Use of unconventional cancer treatments in the United States has been influenced by the U.S. federal government's National Center for Complementary and Alternative Medicine (NCCAM), initially known as the Office of Alternative Medicine (OAM), which was established in 1992 as a National Institutes of Health (NIH) adjunct by the U.S. Congress. More specifically, the NIC's Office of Cancer Complementary and Alternative Medicine sponsors over $105 million a year in grants for pseudoscientific cancer research. Over thirty American medical schools have offered general courses in alternative medicine, including the Georgetown, Columbia, and Harvard university systems, among others.[7]
​Ginger is a very popular herb used in cooking, its native to Asia and has been used for over 4,400 years. During ancient times it was used by Indian, Chinese, and Arab medicines. It was so highly prized during the Middle Ages that they thought it actually came from the Garden of Eden. Today you can find ginger being used to treat problems associated with motion sickness. Teas are also made from the root to cure a number of ailments. The Greeks and Romans are probably the first to introduce ginger to Europe at least 2,000 years ago. This probably happened due to trading through the Arabian Peninsula.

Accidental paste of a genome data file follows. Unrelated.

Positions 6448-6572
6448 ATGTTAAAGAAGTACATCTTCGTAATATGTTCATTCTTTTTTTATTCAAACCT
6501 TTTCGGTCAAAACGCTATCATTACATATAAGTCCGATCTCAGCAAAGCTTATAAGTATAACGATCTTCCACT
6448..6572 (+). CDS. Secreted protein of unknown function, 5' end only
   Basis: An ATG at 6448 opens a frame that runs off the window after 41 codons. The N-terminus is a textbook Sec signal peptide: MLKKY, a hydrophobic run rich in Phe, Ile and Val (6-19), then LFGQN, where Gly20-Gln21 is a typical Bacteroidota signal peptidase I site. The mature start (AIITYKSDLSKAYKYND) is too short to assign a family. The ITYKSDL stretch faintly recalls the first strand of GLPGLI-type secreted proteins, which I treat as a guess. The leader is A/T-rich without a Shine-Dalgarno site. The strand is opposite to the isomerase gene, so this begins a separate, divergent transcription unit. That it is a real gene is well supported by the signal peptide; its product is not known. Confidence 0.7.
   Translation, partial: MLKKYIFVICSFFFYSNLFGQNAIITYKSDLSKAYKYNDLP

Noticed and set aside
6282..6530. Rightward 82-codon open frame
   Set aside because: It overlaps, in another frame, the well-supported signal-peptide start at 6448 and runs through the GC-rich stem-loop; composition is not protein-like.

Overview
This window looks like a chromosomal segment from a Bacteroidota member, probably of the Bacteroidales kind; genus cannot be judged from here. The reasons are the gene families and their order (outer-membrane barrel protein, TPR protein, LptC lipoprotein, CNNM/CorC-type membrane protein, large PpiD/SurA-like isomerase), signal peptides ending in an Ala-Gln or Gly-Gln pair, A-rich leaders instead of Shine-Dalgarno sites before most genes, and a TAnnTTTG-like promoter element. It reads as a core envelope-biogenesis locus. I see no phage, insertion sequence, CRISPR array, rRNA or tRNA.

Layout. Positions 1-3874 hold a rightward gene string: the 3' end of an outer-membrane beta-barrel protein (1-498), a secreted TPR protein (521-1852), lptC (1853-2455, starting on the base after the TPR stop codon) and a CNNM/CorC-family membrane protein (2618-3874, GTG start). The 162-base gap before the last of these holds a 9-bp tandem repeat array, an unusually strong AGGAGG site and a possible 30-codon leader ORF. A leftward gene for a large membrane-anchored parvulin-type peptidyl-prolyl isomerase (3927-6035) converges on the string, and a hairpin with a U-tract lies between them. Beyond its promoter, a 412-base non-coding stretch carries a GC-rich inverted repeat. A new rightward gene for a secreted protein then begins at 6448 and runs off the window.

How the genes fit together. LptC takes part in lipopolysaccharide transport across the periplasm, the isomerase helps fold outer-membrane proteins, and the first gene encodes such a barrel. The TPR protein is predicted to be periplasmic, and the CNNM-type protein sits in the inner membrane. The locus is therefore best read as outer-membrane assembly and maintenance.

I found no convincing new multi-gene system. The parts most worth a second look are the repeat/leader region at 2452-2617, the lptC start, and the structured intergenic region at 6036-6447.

Cancer patients who choose alternative treatments instead of conventional treatments believe themselves less likely to die than patients who choose only conventional treatments.[15] They feel a greater sense of control over their destinies, and report less anxiety and depression.[15] They are more likely to engage in benefit finding, which is the psychological process of adapting to a traumatic situation and deciding that the trauma was valuable, usually because of perceived personal and spiritual growth during the crisis.[16]
Eating a clove or two of fresh garlic a day may indeed keep the doctor away, in part because it has immune-boosting, antibacterial, antiviral, and anti-fungal effects. Many of garlic's therapeutic effects are derived from its sulfur-containing compounds, such as allicin, which are also what give it its characteristic smell. In general, garlic's benefits fall into four main categories: